This silicified tuff bifacial centripetal core is from Kobatuwa, So’a Basin, Flores, Indonesia. The stone artefacts at the Kobatuwa site are dated to ca. 700,000-800,000 BP. It was made by an ancestor of Homo floresiensis. A flake was discovered from the same excavation trench that conjoins onto the large scar on this core.
The artefact in this model is from Kobatuwa, near the site of Mata Menge, and dates to ca. 700,000-800,000 BP. The artefact is from Kotak 14, Layer H, artefact number 82. The core is a river pebble reduced bifacially around the perimeter. Most of one face was removed by a single blow, a strategy reminiscent of the Levallois method. The flake from this blow was also recovered, and it conjoins onto the scar on the core. This is the oldest conjoin yet discovered in Southeast Asia. The intention was probably to produce sharp-edged flakes to use as tools.
Artefact on loan to Archaeology and Palaeoanthropology, University of New England.
Homo floresiensis was discovered in 2003 by a joint Australian/Indonesian research team—led by Mike Morwood, then at the University of New England, and R. P. Soejono, National Research Centre for Archaeology, Indonesia—in Liang Bua cave near Ruteng on the island of Flores. The skeleton was determined to be a new species within the genus Homo. This was a controversial assessment at the time but is now accepted by the scientific community. The hominin was unusual because it stood just over one meter tall with the brain size of a chimpanzee, yet various traits of the skeleton place it within the genus Homo. Subsequent research discovered teeth and bone fragments dating to ca. 700,000 BP at the site of Mata Menge, in the So’a Basin east of Liang Bua, and stone tools dating to 1 million years at the nearby site of Wolo Sege; these finds show that H. floresiensis and its ancestors were long-term residents on the island. The hominin species likely arrived on Flores from the island of Sulawesi to the north. There are two competing hypotheses for the hominin’s origin. One view is that it descended from Homo habilis or an Australopithecine that found its way onto Flores. However, those species lived in Africa, and there is no evidence for them between Africa and Flores. For this reason, it is not considered the most parsimonious explanation. Another view is that H. floresiensis descended from Homo erectus, which is known to have lived on the nearby island of Java during this timeframe. In this hypothesis, H. erectus arrived on Flores and its body size shrank through time, as often happens with large-bodied animals that are isolated on small islands. The contrary view to that hypothesis is that shrinking alone cannot account for the peculiar mixture of primitive and derived traits seen in the H. floresiensis skeleton.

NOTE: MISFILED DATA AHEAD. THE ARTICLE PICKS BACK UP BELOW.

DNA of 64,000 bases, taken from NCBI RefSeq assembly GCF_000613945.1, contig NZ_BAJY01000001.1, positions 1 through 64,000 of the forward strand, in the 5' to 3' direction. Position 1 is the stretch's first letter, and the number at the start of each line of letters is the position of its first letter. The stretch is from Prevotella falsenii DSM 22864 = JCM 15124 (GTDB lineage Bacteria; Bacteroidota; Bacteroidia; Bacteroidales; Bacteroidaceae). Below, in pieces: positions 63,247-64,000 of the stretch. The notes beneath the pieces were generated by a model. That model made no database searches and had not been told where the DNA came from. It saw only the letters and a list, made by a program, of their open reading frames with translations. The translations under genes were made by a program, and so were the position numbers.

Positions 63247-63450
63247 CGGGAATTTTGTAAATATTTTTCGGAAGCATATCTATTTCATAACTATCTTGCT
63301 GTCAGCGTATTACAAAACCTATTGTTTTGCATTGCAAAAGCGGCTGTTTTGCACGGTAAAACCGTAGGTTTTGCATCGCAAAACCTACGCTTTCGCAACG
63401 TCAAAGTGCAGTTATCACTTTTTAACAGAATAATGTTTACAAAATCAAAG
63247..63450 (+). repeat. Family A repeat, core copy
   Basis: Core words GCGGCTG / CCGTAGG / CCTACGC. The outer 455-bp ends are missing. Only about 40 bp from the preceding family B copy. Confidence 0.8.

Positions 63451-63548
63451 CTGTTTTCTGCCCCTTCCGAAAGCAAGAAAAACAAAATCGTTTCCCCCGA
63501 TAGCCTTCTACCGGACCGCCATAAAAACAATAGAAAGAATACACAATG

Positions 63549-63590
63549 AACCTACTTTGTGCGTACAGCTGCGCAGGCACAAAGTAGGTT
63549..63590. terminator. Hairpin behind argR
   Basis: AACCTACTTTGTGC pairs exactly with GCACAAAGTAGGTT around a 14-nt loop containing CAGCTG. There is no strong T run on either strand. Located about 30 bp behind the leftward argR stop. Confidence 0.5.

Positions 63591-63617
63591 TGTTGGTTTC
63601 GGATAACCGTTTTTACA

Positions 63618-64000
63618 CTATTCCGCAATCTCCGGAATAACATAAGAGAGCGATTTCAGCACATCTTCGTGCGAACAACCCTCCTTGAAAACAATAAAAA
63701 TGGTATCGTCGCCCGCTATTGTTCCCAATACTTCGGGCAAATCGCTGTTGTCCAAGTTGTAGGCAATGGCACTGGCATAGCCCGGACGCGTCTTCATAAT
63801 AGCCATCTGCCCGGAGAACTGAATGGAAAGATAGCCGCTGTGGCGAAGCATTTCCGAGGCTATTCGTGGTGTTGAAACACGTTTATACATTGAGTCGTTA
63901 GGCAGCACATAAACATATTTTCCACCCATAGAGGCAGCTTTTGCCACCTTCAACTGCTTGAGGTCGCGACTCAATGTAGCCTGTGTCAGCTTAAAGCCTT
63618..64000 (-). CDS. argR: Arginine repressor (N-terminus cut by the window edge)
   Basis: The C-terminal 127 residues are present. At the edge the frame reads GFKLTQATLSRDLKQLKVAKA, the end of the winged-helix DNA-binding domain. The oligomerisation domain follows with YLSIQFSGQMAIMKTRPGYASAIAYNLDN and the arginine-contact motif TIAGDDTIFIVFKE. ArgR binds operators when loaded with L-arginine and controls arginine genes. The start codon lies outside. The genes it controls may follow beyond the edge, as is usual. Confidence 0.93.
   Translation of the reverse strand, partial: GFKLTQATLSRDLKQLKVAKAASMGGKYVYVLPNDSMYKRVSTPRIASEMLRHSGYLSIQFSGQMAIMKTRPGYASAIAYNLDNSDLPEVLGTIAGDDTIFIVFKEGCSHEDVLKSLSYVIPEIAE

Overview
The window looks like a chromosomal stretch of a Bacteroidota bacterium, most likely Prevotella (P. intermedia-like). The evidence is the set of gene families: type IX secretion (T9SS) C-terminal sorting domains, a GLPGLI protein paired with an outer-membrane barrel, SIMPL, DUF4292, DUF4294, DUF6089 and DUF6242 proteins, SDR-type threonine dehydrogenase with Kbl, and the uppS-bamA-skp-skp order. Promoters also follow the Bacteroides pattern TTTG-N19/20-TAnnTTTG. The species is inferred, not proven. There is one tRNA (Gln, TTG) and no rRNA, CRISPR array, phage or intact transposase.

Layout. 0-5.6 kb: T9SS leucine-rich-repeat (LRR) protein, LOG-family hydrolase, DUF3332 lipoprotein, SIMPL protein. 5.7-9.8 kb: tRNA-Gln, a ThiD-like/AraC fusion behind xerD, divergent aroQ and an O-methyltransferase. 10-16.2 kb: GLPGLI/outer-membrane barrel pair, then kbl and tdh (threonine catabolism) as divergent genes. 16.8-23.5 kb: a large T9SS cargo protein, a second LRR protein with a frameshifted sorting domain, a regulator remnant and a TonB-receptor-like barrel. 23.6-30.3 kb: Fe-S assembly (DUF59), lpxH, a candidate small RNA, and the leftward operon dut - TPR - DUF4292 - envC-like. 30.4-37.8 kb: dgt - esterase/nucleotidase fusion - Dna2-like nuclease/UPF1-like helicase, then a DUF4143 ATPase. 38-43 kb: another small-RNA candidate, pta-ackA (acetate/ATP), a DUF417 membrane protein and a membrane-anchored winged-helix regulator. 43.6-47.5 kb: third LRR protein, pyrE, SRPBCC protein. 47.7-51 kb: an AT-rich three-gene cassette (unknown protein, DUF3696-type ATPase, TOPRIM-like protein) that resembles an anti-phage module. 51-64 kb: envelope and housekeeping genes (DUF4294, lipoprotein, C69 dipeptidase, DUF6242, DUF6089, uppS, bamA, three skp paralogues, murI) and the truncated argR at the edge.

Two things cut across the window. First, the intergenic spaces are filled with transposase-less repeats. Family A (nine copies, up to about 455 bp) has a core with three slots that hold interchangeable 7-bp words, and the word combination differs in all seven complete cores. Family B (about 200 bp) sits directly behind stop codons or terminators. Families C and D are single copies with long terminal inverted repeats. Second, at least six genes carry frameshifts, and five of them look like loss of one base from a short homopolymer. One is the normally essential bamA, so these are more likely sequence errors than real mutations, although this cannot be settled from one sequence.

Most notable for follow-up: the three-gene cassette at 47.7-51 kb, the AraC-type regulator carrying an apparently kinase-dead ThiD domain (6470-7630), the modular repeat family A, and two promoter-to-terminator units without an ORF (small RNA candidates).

An important aspect of the behaviour of H. floresiensis is that the species relied on stone tools throughout its evolutionary history on Flores, as attested by the tool assemblages recovered by archaeologists from Liang Bua and various early sites in the So’a Basin. Stone tool-making was retained despite the possibility that profound changes occurred to the hominin’s brain size and neural organisation as evolution selected for a much smaller body size. If so, this attests to the crucially important role stone tools played in the ongoing survival of these unusual hominins. H. floresiensis was skilled at removing flakes from a core, but the overall approach to stone-flaking was relatively simple. It appears that the hominins were mostly interested in using hard-hammer percussion to make sharp-edged flakes to use in various tasks, although the presence of retouched cobbles and flakes with pick-like projections may indicate a special use for certain tools.